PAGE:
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Tunneling spectroscopy of carbon nanostructures: a romance in many dimensions

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Title: Tunneling spectroscopy of carbon nanostructures: a romance in many dimensions
Author(s): Dirks, Travis L.
Director of Research: Mason, Nadya
Doctoral Committee Chair(s): Bezryadin, Alexey
Doctoral Committee Member(s): Mason, Nadya; Stack, John D.; Vishveshwara, Smitha
Department / Program: Physics
Discipline: Physics
Degree Granting Institution: University of Illinois at Urbana-Champaign
Degree: Ph.D.
Genre: Dissertation
Subject(s): carbon nanotubes graphene tunneling spectroscopy superconducting tunneling spectroscopy co-tunneling electron-electron interactions electron energy distribution function inelastic scattering carbon nanostructures
Abstract: In this dissertation we present results from various methods of tunneling spectroscopy in carbon nanotubes, which shed light on electron – electron interaction in carbon nanotubes and low dimensional systems in general. We also apply those methods to two dimensional graphene sheets. We first review the fabrication techniques used to make the devices studied here. Some of the techniques are standard in nanofabrication, and some were developed in-house to make the particular device geometries studied here possible. In particular, we developed recipes for the growth and contact of clean, ultra-long carbon nanotubes as well as for the fabrication of non-invasive top tunnel probes. We then present results on normal metal tunneling spectroscopy of carbon nanotube devices of varying length. We measure the exponent of the conductance power law in the density of states as a function of device length over two orders of magnitude and find unexpected evidence of finite size effects in long devices. Next, we present results from the first measurement of the non-equilibrium electron energy distribution function in carbon nanotubes measured via non-equilibrium superconducting tunneling spectroscopy and find little evidence of scattering at low temperatures, which is consistent with a clean, strongly interacting Luttinger liquid. In addition, we discuss two ways we are working to extend this powerful technique. We also present results of superconducting tunneling spectroscopy of a clean carbon nanotube quantum dot. We are able to characterize the energy spectrum of the quantum dot and distinguish between spin singlet and spin triplet shell filling. We observe elastic and inelastic co-tunneling features which are not visible when the probe is made normal by a magnetic field. These co-tunneling rates have important technological implications for carbon nanotubes as single electron transistors. We also observe an energetically forbidden conductance inside the superconducting gap that could be related to inelastic scattering in the carbon nanotube quantum dot. Finally, we present results from the first application of the superconducting tunneling spectroscopy technique to graphene, a two dimensional system. We observe conductance oscillations consistent with Fabry-Perot interference. We also observe a gate dependant pair of subgap peaks, symmetric about bias voltage. We hypothesize that these peaks are due to conductance through bound Andreev states confined to a graphene quantum dot below the superconducting tunnel probe.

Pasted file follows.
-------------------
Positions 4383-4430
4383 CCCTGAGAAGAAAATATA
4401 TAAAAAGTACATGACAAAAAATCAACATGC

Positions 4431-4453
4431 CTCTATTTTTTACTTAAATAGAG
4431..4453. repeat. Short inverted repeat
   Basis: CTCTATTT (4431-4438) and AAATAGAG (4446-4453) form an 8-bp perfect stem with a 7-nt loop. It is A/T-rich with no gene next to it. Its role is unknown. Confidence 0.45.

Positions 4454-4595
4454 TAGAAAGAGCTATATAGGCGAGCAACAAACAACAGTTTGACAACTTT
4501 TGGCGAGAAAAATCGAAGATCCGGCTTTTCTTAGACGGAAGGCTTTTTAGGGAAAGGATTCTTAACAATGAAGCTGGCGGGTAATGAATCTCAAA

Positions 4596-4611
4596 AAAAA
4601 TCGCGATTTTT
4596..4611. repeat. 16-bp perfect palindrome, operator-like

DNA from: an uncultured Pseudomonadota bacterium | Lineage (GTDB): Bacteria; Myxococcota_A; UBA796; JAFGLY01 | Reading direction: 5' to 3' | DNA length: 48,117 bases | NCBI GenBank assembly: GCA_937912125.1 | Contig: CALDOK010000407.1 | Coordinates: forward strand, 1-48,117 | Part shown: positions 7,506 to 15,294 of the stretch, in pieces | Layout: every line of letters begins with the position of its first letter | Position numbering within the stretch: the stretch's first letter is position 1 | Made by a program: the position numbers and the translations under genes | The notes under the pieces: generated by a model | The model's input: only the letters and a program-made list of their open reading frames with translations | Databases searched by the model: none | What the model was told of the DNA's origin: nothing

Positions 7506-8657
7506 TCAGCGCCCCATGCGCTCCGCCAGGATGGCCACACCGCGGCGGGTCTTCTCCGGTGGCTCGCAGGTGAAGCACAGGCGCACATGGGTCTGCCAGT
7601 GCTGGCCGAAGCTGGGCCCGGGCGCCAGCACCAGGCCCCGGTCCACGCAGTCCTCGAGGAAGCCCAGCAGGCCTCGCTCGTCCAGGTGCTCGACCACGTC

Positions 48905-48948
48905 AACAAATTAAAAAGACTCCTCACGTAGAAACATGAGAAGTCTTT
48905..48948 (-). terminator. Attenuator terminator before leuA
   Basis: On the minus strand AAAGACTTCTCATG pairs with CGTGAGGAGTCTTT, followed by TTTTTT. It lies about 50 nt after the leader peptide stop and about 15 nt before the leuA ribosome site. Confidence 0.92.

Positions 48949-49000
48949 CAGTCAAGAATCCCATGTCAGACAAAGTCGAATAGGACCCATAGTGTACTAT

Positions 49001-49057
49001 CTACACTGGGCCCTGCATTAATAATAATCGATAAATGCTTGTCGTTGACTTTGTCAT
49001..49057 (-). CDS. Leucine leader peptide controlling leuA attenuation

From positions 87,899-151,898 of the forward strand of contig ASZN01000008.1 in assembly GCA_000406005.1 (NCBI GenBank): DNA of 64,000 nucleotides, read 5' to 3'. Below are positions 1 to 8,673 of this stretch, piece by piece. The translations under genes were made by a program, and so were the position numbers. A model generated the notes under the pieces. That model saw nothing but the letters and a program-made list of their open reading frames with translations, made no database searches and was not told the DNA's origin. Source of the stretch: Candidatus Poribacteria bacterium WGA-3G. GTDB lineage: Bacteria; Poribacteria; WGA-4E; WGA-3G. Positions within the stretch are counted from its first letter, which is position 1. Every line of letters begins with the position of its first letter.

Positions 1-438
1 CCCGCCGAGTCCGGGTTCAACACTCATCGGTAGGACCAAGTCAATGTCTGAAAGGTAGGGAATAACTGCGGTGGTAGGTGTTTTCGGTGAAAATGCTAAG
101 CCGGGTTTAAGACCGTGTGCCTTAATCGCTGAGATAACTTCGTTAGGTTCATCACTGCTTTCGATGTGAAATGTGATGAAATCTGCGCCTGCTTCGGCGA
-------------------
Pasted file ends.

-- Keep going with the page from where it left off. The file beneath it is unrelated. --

Issue Date: 2010-05-19
URI: http://hdl.handle.net/2142/16102
Rights Information: Copyright 2010 by Travis Lee Dirks.
Date Available in IDEALS: 2010-05-19
Date Deposited: May 2010
 

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